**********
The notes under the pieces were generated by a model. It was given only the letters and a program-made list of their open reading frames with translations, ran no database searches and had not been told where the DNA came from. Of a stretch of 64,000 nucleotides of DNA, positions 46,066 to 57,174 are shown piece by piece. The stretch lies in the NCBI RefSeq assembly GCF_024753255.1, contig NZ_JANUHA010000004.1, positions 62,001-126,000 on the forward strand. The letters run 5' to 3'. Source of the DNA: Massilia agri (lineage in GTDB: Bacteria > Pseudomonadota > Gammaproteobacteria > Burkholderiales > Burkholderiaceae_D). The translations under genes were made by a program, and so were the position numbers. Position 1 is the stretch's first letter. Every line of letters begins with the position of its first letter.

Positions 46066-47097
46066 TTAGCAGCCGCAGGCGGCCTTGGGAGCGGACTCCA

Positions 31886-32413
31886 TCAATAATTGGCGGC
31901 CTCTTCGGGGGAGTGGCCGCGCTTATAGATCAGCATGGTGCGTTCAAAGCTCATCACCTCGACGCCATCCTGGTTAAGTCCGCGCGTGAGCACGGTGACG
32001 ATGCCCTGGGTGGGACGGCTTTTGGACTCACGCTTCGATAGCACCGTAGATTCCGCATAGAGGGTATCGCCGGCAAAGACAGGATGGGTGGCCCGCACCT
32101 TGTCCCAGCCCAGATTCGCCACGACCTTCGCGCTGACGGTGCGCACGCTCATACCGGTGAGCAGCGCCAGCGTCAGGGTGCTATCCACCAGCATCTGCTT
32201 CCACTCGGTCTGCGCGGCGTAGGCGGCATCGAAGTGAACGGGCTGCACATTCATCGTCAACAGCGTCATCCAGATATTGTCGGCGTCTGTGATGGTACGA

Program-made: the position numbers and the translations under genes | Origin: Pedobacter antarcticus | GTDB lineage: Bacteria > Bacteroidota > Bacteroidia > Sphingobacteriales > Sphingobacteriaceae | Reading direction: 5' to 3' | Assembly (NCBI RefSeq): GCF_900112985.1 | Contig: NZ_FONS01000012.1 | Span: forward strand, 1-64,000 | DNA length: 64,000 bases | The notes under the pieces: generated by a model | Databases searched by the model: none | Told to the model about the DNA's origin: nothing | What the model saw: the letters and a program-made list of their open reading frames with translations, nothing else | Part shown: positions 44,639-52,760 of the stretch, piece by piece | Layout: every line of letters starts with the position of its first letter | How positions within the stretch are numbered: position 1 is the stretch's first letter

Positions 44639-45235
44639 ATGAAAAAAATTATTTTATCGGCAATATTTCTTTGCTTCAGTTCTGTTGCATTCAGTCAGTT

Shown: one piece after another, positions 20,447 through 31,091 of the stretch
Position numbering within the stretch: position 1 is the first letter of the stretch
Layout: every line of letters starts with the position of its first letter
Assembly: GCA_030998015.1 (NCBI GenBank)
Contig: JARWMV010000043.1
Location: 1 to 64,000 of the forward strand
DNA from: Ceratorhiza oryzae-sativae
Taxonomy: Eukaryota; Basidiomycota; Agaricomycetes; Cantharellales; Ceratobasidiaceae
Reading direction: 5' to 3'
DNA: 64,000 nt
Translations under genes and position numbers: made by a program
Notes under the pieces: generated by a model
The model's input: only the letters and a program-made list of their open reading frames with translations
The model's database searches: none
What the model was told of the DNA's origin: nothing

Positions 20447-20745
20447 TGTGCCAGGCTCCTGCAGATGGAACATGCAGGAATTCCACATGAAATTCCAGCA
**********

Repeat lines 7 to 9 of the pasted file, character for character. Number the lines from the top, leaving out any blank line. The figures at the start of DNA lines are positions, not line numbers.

32001 ATGCCCTGGGTGGGACGGCTTTTGGACTCACGCTTCGATAGCACCGTAGATTCCGCATAGAGGGTATCGCCGGCAAAGACAGGATGGGTGGCCCGCACCT
32101 TGTCCCAGCCCAGATTCGCCACGACCTTCGCGCTGACGGTGCGCACGCTCATACCGGTGAGCAGCGCCAGCGTCAGGGTGCTATCCACCAGCATCTGCTT
32201 CCACTCGGTCTGCGCGGCGTAGGCGGCATCGAAGTGAACGGGCTGCACATTCATCGTCAACAGCGTCATCCAGATATTGTCGGCGTCTGTGATGGTACGA